Unsecured Part Leads to Death on the Road


An eighty-two-year-old minivan driver tragically died on Highway 101 in California when a baseball-sized metal object crashed through his windshield and struck him in the neck, causing him to veer into a median.

On the same road that day, a Caltrans water truck traveling between jobs blew out a tire, and when the rig was examined, a brass water-tank cap was missing. Although the two vehicles were traveling in different directions, and the piece would have had to fly across several traffic lanes to hit the oncoming minivan driver, someone made the connection that this might be the missing piece. It was later found under the driver’s seat of the minivan.

Commercial Truck Debris Can Be Dangerous

While riding on highways, most of us have noticed debris falling from the back of dump trucks and other large vehicles. Even if they seem like small bits and even if they don’t crash through a windshield, they can certainly take a person by surprise and force them into swerving suddenly and hitting another vehicle, rolling over, or crashing into a fixed object. If the load is liquid, it can make the road slippery, especially with oil. Industrial chemicals can even release hazardous toxins and flammable gasses into the air.

Federal laws mandate that trucks have secured loads, but what if human error or a faulty part that does not stay attached end up harming someone? Who is to blame in these accidents?

Someone Was at Fault

In assessing whether to bring a personal injury or wrongful death case, some of the things that should be considered are as follows: Was this a freak accident, or did someone’s actions or failure to act cause this tragedy?

At the center of every personal injury and wrongful death lawsuit is the issue of liability (also called fault). For example, potential defendants in the accident described above could include: Caltrans, the driver, the part manufacturer, a mechanic, an inspector, the water company, or anyone else involved in the operation, maintenance, or inspection of this vehicle. All could be eyed as potentially guilty parties if they did not exercise the care that a reasonable person would.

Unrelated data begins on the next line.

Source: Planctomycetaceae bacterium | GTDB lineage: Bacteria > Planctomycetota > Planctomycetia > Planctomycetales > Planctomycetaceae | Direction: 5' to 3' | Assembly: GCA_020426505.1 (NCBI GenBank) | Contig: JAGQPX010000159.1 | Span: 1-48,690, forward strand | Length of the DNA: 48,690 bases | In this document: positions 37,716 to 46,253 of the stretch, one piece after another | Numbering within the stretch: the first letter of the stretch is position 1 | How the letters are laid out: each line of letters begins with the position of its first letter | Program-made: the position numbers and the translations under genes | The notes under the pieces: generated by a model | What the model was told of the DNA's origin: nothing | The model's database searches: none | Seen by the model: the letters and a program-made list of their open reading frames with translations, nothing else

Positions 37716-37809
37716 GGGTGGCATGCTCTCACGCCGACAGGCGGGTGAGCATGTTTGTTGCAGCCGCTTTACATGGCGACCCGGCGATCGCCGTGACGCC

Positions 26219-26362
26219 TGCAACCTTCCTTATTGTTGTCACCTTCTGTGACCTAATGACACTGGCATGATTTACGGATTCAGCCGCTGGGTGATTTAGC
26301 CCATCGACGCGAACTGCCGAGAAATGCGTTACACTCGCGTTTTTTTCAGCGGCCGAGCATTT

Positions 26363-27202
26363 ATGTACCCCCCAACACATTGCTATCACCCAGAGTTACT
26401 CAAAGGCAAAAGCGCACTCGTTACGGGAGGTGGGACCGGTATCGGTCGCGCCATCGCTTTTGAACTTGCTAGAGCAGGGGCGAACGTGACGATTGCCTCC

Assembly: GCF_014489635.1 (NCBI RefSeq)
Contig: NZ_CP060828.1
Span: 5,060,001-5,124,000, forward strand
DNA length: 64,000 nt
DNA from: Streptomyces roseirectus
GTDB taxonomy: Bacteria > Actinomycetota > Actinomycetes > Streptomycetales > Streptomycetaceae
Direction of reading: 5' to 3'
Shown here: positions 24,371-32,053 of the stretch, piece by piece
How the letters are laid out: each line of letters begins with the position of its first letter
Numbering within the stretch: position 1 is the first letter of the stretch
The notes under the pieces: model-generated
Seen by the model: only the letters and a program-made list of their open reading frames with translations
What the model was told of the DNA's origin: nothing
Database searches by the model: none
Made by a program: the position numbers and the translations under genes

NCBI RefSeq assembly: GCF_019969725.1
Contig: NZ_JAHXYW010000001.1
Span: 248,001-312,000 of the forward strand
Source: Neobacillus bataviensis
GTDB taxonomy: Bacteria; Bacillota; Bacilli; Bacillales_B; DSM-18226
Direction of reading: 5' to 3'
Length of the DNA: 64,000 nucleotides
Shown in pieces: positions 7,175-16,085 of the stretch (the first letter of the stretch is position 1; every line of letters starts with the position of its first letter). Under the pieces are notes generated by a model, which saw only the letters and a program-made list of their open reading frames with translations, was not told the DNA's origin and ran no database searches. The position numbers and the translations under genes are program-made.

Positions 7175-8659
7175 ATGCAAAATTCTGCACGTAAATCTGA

Damages Due

Close family members of a victim can usually sue for damages. The financial compensation they might seek is a difficult subject, because it’s heartbreaking to put a price on human life.

However, sometimes the financial contribution the deceased made to the family is needed or the family wants to send a message that the dangerous behavior exhibited by the defendant was unacceptable.

What one may seek in terms of compensation, according to California Code 377.34, are as follows: “damages recoverable are limited to the loss or damage that the decedent sustained or incurred before death, including any penalties or punitive or exemplary damages that the decedent would have been entitled to recover had the decedent lived, and do not include damages for pain, suffering, or disfigurement.”

Contact a San Francisco Car Wreck Attorney

The Law Offices of J. Chrisp have extensive experience practicing law in car accident and personal injury cases. If you or your loved one were harmed in a highway incident or by someone else’s wrongdoing, call us today to discuss your options for free at (707) 549-8166. We’re here to help you understand your rights and represent you at this difficult time.

Related Posts
  • How to Drive Safely in Smoky Conditions Read More
  • Law Offices of J. Chrisp Named Law Firm of the Year Finalist Read More
  • What Makes Napa County Rank so High in Many California Vehicle Accident Categories? Read More